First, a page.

NASA Chooses 300 SMB Research And Technology Projects For Possible Contract Awards
Written by Ken Gaebler
Space agency's competitive awards-based programs are designed to encourage small businesses to engage in federal research, development and commercialization.
NASA has announced the selection of 300 small business proposals eligible to begin negotiations for contract awards through the Small Business Innovation Research (SBIR) and Small Business Technology Transfer (STTR) programs.
The SBIR and STTR programs encourage small businesses and research institutions to develop new technologies, and promote the development of new commercial products and services.
"NASA's partnerships with small businesses and universities through these programs brings space technologies to the marketplace, helping start-ups and small businesses create new jobs and grow our economy while meeting NASA's current and future mission needs," said Michael Gazarik, director of NASA's Space Technology.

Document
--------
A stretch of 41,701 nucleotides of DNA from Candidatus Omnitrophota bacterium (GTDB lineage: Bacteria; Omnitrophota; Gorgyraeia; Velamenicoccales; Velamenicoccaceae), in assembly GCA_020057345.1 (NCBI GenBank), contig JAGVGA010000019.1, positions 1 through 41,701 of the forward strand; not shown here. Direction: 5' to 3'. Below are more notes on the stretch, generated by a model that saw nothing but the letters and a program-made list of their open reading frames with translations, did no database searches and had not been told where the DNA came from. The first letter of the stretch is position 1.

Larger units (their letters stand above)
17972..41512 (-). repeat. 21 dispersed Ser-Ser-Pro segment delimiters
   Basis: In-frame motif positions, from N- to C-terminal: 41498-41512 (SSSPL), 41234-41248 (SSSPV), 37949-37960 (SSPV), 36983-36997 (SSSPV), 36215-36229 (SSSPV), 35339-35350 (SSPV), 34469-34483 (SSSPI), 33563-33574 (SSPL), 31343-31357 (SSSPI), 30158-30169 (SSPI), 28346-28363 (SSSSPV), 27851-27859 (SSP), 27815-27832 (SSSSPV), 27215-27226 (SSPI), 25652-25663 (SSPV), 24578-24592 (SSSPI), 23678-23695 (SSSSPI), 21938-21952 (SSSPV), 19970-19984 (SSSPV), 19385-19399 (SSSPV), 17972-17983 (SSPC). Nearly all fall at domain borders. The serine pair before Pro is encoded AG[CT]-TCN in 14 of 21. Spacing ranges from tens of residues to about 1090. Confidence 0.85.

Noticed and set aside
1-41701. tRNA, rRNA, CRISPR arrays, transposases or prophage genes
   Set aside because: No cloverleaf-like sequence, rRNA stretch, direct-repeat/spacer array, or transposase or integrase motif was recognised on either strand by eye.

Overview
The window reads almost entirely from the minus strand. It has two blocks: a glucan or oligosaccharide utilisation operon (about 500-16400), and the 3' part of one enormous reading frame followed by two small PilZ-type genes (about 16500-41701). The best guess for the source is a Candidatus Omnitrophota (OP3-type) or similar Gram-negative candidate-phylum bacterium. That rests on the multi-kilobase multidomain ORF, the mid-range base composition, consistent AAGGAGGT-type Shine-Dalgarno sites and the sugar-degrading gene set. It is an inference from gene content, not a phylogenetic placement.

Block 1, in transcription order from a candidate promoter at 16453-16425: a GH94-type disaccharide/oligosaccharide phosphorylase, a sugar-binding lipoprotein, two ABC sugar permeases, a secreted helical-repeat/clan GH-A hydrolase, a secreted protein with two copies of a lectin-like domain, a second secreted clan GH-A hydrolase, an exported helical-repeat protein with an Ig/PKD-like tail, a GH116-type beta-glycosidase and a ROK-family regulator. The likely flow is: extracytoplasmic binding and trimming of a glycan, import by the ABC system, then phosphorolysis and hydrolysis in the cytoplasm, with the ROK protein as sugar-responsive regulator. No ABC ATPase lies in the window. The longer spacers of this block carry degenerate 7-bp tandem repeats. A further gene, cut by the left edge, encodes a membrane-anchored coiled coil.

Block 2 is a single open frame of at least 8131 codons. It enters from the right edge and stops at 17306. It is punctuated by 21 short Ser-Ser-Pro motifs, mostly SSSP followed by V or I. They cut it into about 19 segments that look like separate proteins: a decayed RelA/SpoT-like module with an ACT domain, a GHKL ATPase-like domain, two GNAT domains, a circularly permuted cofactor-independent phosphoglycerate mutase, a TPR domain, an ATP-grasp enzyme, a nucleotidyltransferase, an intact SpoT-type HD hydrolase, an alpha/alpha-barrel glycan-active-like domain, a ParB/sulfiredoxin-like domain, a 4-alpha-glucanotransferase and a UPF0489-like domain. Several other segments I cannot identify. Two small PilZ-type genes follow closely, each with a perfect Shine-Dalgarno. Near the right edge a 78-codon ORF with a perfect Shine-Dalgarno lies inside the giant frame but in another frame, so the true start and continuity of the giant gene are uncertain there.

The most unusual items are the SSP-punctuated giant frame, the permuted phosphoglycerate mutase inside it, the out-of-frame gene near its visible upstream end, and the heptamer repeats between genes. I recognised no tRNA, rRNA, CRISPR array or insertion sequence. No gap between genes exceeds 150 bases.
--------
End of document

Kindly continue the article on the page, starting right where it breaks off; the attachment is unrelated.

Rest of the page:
"Breakthroughs in technology for space exploration create the foundation for new industries. We're excited to work with these new partners and look forward to seeing their technologies mature into commercially viable products."
The proposals selected by NASA contain several innovative concepts that have potential for commercialization as well as applications in space exploration:
- Improved technologies associated with in-flight airframe and engine icing hazards for piloted and drone vehicles, enabling craft to prevent and mitigate the impact of hazardous conditions.
- Hardened electronics designs for radiation and thermal cycling, capable of surviving the extreme temperature and radiation environments of deep space, and the lunar and Martian surfaces.
- Small-scale, low-cost remote sensing and in situ instruments, facilitating scientific measurement smaller, more cost-effective spacecraft designed to accommodate multiple mission needs using limited resources.
- Frontline research in the areas of positioning, navigation and timing, delivering accurate and precise determination of location and orientation of spacecraft for corrections to course, orientation and velocity needed to reach a desired destination.
The 300 successful SBIR and STTR proposals were culled from a pool of 1,878 applicants based on selection criteria that included technical merit, applicants experience, facilities and commercial feasibility.
For a complete list of selected companies, visit: http://sbir.nasa.gov.
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